I mean, maybe it is if you’re a small business or you sell commodities. In those cases your market is well-defined and your opportunities limited. That’s not to say that marketing isn’t important for businesses like these – it definitely is – it’s just that getting the job done resembles something more like a checklist than a universe of possibilities. It’s like the difference between Super Mario Brothers, where the imperative is to simply move forward and kill the bad guys, and a game like Skyrim or Grand Theft Auto IV, where it’s the player’s job not only to play the game, but to figure out how to play it.
This is what makes our work so exciting, but it’s also what makes it so dangerous. Marketing – more than just about every other function within an organization – is capable of charting its own destiny. But the enormity of that task makes us susceptible to heuristics and groupthink that provide mechanisms for simplifying the vast array of choices marketers must make every day.
How does this work in practice? Well, we’re told Demographic X are the hot new spenders in our category, so we create a plan to capture them. We’re told that Channel Y is what all the cool people are using, so we launch a brand presence right away. And so marketers end up focusing on change rather than levels; on the first derivative rather than the function at hand.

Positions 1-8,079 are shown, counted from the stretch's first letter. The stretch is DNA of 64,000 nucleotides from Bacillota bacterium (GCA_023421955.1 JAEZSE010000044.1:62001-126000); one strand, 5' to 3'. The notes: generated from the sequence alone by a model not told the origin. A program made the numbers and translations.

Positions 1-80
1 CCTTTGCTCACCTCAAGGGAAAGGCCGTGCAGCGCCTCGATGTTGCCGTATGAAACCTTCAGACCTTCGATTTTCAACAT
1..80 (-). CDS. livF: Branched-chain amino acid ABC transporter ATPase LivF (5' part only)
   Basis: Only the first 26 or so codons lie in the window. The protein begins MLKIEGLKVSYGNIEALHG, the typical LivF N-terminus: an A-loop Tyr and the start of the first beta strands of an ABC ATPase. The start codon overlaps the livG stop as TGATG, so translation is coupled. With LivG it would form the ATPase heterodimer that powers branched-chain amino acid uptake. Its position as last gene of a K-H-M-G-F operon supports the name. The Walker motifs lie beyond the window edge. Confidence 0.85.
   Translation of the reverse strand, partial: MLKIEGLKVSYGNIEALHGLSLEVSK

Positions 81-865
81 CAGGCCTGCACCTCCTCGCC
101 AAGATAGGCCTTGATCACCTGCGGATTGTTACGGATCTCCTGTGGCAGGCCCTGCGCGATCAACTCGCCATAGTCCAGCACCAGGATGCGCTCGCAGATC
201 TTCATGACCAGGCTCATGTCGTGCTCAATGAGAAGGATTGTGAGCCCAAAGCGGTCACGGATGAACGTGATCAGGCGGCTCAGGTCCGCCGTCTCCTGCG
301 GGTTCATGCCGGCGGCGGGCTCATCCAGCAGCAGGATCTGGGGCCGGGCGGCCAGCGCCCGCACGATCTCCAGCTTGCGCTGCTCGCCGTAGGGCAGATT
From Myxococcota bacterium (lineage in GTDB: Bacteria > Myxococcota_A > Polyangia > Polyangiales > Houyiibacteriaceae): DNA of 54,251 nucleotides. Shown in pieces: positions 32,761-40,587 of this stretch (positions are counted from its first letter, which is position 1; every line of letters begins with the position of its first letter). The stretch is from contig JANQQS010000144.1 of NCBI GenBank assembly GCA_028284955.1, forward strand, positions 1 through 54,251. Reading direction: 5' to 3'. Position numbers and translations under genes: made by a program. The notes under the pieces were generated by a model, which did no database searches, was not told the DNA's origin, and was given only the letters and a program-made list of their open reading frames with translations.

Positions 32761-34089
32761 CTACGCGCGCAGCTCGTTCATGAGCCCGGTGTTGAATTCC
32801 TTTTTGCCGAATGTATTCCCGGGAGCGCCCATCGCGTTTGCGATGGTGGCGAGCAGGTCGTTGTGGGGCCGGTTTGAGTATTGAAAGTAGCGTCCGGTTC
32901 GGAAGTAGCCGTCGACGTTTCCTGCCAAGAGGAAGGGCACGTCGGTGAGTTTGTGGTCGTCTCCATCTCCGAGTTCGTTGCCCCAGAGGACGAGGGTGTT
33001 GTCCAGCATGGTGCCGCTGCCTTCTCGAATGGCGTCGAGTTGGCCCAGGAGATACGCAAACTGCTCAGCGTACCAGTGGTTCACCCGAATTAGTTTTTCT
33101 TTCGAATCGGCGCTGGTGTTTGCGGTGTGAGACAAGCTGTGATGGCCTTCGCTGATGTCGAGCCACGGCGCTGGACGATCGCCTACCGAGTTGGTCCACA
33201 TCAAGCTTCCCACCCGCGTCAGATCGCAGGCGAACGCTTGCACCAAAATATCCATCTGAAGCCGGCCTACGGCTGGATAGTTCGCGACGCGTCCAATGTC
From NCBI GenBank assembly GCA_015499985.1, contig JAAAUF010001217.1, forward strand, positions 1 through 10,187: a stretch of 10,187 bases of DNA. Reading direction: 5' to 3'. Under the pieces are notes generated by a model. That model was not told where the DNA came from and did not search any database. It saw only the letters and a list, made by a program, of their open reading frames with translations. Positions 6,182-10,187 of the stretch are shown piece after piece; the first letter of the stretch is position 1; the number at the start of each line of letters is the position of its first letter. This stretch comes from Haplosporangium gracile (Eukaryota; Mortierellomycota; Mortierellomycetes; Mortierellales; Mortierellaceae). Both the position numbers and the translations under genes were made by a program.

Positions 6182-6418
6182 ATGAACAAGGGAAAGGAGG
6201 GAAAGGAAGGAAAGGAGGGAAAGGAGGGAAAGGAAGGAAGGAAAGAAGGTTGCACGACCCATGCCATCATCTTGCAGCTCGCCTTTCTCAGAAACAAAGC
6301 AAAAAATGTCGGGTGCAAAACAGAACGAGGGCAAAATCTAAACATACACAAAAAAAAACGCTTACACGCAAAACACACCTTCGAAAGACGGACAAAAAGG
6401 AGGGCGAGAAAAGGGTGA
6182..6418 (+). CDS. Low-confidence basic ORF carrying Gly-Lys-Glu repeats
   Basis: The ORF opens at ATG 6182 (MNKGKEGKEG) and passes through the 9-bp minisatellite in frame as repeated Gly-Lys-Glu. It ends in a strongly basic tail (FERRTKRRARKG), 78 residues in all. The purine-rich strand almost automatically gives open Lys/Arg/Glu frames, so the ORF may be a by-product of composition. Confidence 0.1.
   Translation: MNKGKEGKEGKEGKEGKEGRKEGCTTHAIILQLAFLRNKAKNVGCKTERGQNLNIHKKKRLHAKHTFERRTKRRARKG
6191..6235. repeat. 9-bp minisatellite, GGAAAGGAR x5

The Ad Contrarian – one of my favorite bloggers on marketing and advertising topics – has a decent example of this in his latest post. The USA’s biggest group of spenders on consumer goods – by far – is our Baby Boom generation, and yet they are a target for a small percentage of advertising. The reason usually given for this is that older consumers are, for various reasons, less effective as advertising targets (they’re more or less brand loyal, they’re more price conscious, they spend less money, etc.). Marketers also believe that marginal dollars are better spent on youth as these dollars will have the greatest impact on lifetime value. But a new study shows that beliefs and preferences remain just as transient in older folks as younger ones – potentially telling us that the dollars of older people are as up for grabs as any other.
In the Ad Contrarian’s telling, this giant market remains untapped because of heuristics and mental shortcuts that are fundamentally misinformed. Boomers are as willing to spend as everyone else, he says, but no one wants their money.
I don’t want to endorse everything he says – for instance, it appears as though the study he cites might have some serious limitations – and I also don’t believe marketers and advertisers are stupid. But the point remains the same: because of the tremendous complexity of our jobs, we’re likely embracing heuristics and shortcuts that cause us to ignore giant growth opportunities, and we should try really hard not to do that.
In addition to the New Years’ Resolutions we’ve already listed, seeing more forest and fewer trees might be one to add.